The Vatican Comes Out in Support of Homeschooling

As homeschooling grows the pushback from educationists (professional educators who feel mandatory education is necessary for everyone’s salvation) is getting stronger. There is concern that children learning at home won’t find their place in our modern economy because their parents aren’t teaching them math properly, or that homeschoolers are creating an “I got mine, you get yours” tribal culture that undermines democracy, and so on. Of course, such handwringing by educationists neglects the vast numbers of homeschoolers who have been active for decades in our economy and democracy, as well as the large numbers of children in school who do not learn math, or families who send their children to exclusive private schools and colleges so they will be with “their peers,” and not the general public.

It is fascinating, therefore, to read an affirmation from the leaders of the Catholic Church for institutional and governmental respect for people to choose when, where, how, and from whom they will learn. A Statement by the Holy See Delegation of the United Nations (April 24, 2012) claims the

delegation has noticed a disconcerting trend, namely, the desire on the part of some to downplay the role of parents in the upbringing of their children, as if to suggest somehow that it is not the role of parents, but that of the State. In this regard it is important that the natural and thus essential relationship between parents and their children be affirmed and supported, not undermined.

 The Statement largely reaffirms Catholic Church teachings, so it is quite specific about defining the family as an “indissoluble union between man and woman,” supporting greater investments in education to enroll more children in school, and ensuring obedience: “Parents must cooperate closely with teachers, who, on their part, must collaborate with parents.” What’s the difference between “must cooperate closely” and “must collaborate?” There seems to be an unequal footing that keeps teachers firmly in the driver’s seat in this formulation, but we’ll only know how this works out in practice over time.

However, for Catholics and non-Catholics, this section caught my attention not just because of the questions it begs, but also because of its support for homeschooling:

As affirmed in international law, States are called to have respect for the freedom of parents to choose for their children schools, other than those established by the public authorities, to ensure the religious and moral education of their children in conformity with their own convictions which equally applies to their right to make judgments on moral issues regarding their children (cf., e.g., UDHR, Article 26, 3, ICESCR, Article 13, 3, and the International Convention on the Protection of the Rights of All Migrant Workers and Members of Their Families, Article 12, 4). There are about 250,000 Catholic schools around the world. The Catholic school assists parents who have the right and duty to choose schools inclusive of homeschooling, and they must possess the freedom to do so, which in turn, must be respected and facilitated by the State. Parents must cooperate closely with teachers, who, on their part, must collaborate with parents.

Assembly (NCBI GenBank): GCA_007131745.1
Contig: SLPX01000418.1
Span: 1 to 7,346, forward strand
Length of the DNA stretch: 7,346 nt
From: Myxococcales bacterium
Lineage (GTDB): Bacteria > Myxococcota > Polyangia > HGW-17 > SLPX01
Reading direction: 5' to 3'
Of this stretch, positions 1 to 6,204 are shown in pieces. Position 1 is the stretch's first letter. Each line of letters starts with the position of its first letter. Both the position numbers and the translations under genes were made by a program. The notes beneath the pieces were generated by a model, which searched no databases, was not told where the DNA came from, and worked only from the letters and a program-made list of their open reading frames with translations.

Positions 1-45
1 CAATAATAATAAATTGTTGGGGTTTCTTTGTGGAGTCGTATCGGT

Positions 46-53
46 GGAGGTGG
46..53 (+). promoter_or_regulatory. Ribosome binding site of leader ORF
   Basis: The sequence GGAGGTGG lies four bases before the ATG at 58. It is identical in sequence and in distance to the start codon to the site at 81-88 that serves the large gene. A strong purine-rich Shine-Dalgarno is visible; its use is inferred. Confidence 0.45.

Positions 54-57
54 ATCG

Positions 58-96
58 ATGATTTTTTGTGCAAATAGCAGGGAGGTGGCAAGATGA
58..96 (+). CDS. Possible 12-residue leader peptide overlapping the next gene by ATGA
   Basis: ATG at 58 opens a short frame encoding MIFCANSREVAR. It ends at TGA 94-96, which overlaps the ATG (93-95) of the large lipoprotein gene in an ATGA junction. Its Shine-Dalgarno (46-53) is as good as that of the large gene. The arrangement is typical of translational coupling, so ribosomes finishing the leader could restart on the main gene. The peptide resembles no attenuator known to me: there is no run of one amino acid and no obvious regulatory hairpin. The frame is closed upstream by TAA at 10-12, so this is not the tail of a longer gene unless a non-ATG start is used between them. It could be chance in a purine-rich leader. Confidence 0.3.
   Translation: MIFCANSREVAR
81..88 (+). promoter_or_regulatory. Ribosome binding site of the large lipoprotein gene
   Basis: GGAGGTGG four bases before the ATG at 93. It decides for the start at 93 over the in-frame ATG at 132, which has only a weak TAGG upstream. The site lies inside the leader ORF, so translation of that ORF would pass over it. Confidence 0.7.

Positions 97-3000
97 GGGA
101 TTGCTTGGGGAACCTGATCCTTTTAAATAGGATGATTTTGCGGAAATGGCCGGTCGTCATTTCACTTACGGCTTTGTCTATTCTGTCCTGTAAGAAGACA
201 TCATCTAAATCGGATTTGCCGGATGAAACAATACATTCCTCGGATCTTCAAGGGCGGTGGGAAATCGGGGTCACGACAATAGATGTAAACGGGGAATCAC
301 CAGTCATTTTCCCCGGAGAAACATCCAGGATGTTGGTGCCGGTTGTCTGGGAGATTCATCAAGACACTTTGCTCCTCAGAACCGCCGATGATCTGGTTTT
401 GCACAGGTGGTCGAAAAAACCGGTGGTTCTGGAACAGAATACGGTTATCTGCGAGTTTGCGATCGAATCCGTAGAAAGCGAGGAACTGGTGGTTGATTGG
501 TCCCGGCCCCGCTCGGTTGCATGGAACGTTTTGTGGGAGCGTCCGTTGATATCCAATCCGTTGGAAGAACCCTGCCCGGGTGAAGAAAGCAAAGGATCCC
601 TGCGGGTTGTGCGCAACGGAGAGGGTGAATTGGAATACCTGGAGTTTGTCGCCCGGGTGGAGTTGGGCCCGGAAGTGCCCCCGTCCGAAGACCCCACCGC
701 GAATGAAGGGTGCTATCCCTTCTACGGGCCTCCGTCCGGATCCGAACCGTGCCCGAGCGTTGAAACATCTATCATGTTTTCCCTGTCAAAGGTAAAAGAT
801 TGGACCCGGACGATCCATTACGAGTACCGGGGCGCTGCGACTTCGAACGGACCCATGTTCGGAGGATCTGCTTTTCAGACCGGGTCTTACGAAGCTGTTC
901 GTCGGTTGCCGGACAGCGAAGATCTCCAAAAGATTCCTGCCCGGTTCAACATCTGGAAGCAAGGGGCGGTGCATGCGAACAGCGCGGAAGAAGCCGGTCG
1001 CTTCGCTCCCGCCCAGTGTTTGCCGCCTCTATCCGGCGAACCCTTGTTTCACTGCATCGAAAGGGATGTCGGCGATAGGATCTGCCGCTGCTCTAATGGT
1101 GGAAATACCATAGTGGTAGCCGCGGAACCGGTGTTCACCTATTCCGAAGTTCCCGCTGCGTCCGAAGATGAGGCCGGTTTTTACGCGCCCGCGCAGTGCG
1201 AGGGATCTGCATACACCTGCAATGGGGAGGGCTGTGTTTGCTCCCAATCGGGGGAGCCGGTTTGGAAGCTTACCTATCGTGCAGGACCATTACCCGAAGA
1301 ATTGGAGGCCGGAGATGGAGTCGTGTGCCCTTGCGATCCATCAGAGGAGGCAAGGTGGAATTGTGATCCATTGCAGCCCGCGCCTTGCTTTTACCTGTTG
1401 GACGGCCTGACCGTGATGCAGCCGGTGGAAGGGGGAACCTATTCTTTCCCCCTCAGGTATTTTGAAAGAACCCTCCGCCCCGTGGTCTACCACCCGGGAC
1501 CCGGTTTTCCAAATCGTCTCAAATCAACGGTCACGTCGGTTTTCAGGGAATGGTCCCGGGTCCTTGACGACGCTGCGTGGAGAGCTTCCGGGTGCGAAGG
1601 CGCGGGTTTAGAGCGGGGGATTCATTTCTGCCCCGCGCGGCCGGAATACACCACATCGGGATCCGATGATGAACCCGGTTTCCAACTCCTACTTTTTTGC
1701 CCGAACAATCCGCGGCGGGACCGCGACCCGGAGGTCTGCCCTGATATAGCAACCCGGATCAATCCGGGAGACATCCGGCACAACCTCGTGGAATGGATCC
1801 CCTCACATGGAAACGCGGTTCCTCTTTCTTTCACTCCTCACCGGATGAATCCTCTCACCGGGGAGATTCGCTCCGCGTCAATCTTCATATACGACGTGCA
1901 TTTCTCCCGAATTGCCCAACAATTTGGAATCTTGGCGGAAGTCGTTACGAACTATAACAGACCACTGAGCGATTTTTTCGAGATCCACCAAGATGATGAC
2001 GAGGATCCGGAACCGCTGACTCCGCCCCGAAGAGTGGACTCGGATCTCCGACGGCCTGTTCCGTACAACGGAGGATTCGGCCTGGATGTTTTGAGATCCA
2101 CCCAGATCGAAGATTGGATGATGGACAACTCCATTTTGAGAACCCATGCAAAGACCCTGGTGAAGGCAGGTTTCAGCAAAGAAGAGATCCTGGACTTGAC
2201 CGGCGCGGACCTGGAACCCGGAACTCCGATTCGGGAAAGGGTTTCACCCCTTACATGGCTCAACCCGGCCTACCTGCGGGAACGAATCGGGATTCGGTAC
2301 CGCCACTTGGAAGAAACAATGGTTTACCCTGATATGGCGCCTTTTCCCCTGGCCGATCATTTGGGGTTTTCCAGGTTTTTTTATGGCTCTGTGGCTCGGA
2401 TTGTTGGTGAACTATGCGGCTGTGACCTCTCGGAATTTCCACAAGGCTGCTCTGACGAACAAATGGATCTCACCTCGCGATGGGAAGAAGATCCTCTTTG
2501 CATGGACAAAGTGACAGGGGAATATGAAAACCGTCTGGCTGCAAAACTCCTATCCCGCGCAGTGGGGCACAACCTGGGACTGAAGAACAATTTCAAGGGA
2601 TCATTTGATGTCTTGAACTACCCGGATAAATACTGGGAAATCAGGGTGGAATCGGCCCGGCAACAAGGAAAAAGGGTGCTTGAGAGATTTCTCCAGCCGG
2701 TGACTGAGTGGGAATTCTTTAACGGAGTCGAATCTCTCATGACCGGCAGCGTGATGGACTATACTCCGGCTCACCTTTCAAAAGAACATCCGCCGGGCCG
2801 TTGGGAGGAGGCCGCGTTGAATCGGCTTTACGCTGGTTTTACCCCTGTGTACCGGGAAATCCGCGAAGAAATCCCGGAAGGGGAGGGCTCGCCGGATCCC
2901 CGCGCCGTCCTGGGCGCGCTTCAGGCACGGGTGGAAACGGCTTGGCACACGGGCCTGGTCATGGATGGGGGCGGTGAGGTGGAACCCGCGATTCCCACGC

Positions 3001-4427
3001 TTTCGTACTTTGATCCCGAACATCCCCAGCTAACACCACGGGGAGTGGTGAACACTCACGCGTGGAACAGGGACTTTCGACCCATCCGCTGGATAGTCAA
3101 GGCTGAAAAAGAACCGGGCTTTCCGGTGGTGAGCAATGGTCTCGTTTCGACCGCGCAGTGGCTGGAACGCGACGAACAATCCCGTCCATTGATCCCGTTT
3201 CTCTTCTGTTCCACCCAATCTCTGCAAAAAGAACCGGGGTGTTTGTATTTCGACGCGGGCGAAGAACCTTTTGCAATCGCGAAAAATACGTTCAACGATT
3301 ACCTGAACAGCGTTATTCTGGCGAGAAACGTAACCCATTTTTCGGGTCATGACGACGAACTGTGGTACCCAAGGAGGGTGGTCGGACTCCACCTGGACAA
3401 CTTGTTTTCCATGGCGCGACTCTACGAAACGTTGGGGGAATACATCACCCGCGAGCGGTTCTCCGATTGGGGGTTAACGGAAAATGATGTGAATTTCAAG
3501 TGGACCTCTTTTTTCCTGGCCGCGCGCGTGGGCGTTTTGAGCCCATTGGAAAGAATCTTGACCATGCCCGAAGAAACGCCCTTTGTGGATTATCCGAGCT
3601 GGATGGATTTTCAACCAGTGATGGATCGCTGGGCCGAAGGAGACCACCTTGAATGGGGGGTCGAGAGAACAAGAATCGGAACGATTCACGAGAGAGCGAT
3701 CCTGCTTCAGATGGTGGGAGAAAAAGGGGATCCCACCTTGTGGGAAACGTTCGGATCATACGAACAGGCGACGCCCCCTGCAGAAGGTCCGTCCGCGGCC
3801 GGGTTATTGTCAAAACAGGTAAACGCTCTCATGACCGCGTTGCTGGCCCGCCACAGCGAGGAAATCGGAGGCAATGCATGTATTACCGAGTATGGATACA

By linking homeschools to private schools, the Vatican affirms the importance of choice in education as being more than just choosing how to learn to read, write, and calculate. The Vatican ends this statement with a paragraph that I find echoes the unschooling ethos in particular, namely that the learner should be at the center of all “development concerns” (“development,” as Illich so often notes, is an incredibly loaded term, but I’ll save that for another day) and that young people should be recognized for their contributions to society.

An authentic rights based approach to development places the human person, bearing within him or her infinite and divine inspirations, at the center of all development concerns, and thus respects the nature of the family, the role of parents, including their religious and ethical values and cultural backgrounds, and affirms the contribution that young people can and do make to their community and society (cf., ICPD Programme of Action, Chapter II). The more the countries recognize this, the more they will be able to put into place policies and programmes that advance the overall wellbeing of all persons.

It is good for homeschooling to have a powerful, international ally that supports diverse religious, ethical, and cultural backgrounds as a model to strengthen society, rather than the economy-driven, one-size-fits-all (unless you can afford a better one), educationist model. Homeschooling, as this Statement shows, creates mixed alliances that we should build and nurture as best we can, because the juggernaut of mandatory continuing education as a requirement for participating in society shows no signs of stopping anywhere in the world.

To read the Statement in its entirety, click on this link.